The superoxide reductase from the early diverging eukaryote Giardia intestinalis

Fabrizio Testa, Daniela Mastronicola, Diane E. Cabelli, Eugenio Bordi, Leopoldo P. Pucillo, Paolo Sarti, Lígia M. Saraiva, Alessandro Giuffrè, Miguel Teixeira

Research output: Contribution to journalArticlepeer-review


Unlike superoxide dismutases (SODs), superoxide reductases (SORs) eliminate superoxide anion (O 2 •-) not through its dismutation, but via reduction to hydrogen peroxide (H 2O 2) in the presence of an electron donor. The microaerobic protist Giardia intestinalis, responsible for a common intestinal disease in humans, though lacking SOD and other canonical reactive oxygen species-detoxifying systems, is among the very few eukaryotes encoding a SOR yet identified. In this study, the recombinant SOR from Giardia (SOR Gi) was purified and characterized by pulse radiolysis and stopped-flow spectrophotometry. The protein, isolated in the reduced state, after oxidation by superoxide or hexachloroiridate(IV), yields a resting species (T final) with Fe 3+ ligated to glutamate or hydroxide depending on pH (apparent pK a = 8.7). Although showing negligible SOD activity, reduced SOR Gi reacts with O 2 •- with a pH-independent second-order rate constant k 1 = 1.0 × 10 9 M - 1 s - 1 and yields the ferric-(hydro)peroxo intermediate T 1; this in turn rapidly decays to the T final state with pH-dependent rates, without populating other detectable intermediates. Immunoblotting assays show that SOR Gi is expressed in the disease-causing trophozoite of Giardia. We propose that the superoxide-scavenging activity of SOR in Giardia may promote the survival of this air-sensitive parasite in the fairly aerobic proximal human small intestine during infection.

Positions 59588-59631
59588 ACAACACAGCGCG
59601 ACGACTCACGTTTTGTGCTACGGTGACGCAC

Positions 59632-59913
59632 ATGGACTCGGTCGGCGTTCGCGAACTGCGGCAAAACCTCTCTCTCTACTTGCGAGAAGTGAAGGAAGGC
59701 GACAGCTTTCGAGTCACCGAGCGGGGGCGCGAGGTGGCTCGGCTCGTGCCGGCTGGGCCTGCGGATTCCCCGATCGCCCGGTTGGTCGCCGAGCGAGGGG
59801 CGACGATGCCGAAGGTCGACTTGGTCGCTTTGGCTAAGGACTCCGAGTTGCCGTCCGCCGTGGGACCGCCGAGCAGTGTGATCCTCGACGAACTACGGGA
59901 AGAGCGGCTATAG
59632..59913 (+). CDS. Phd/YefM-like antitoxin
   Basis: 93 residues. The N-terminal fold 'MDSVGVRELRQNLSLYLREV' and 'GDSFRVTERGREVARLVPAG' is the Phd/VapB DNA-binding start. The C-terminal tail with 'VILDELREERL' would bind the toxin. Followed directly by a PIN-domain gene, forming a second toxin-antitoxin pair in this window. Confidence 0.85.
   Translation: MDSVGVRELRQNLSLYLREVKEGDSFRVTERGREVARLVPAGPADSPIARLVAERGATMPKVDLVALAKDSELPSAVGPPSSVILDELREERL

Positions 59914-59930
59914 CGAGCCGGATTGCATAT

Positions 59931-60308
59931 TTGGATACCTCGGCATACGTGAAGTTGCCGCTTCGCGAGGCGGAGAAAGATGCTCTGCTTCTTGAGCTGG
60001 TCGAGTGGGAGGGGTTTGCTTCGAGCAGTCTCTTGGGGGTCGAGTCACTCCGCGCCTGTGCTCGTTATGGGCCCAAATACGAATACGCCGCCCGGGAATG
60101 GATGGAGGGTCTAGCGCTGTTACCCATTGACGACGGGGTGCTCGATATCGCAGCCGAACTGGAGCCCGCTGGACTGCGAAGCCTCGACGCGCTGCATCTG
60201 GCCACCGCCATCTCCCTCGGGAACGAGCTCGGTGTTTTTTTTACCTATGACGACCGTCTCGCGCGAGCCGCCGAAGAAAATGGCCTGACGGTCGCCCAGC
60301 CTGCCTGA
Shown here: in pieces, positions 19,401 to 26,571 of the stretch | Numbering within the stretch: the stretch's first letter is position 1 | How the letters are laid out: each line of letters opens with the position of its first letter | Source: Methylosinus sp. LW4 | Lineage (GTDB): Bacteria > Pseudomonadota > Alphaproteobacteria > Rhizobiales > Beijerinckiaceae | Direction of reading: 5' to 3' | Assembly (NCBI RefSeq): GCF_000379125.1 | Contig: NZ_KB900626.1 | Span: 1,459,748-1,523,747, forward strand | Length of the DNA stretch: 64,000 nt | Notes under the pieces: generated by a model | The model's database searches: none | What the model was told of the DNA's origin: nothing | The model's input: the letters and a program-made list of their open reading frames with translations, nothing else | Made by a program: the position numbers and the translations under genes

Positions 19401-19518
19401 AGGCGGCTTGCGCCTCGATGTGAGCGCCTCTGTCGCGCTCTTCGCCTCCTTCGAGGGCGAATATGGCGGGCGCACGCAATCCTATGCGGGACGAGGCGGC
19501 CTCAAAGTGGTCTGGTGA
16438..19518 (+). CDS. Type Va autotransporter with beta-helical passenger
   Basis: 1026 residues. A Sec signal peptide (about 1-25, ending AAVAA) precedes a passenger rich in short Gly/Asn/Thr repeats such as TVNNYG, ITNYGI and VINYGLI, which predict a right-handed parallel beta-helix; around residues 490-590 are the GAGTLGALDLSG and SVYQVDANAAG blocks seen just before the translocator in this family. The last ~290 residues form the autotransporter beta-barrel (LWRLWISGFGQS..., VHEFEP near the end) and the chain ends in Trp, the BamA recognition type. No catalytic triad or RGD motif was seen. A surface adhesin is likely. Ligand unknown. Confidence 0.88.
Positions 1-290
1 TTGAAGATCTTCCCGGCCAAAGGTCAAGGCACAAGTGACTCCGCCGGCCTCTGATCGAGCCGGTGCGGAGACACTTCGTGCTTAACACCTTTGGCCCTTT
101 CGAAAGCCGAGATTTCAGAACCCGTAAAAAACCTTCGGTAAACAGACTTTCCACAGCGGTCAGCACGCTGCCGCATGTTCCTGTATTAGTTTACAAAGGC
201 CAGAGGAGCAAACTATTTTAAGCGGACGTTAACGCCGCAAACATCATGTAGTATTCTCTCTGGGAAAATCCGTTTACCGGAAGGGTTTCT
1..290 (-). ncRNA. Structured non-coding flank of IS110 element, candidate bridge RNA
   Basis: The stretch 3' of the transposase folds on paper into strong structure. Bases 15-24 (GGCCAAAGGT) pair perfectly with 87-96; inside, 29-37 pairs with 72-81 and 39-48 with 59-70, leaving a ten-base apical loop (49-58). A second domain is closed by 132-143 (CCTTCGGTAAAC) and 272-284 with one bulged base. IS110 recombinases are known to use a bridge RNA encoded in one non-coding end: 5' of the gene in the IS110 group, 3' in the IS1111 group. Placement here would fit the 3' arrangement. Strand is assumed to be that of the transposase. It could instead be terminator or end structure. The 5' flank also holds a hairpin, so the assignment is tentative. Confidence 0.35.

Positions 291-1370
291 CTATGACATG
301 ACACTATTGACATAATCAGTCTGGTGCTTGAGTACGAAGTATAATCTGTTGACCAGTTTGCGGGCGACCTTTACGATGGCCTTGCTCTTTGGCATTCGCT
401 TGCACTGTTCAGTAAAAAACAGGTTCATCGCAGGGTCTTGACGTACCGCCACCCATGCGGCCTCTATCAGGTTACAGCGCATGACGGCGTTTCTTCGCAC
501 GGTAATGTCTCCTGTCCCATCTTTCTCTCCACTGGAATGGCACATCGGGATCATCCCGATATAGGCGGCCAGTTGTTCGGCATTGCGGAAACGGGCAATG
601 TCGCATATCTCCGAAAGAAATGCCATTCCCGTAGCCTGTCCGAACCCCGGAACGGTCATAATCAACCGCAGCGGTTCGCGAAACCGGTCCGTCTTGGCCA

Original languageEnglish
Pages (from-to)1567-1574
Number of pages8
JournalFree Radical Biology and Medicine
Issue number8
Publication statusPublished - Oct 15 2011


  • Anaerobic protozoa
  • Free radicals
  • Nonheme iron protein
  • Oxidative stress
  • Superoxide detoxification
  • Time-resolved spectroscopy

ASJC Scopus subject areas

  • Biochemistry
  • Physiology (medical)


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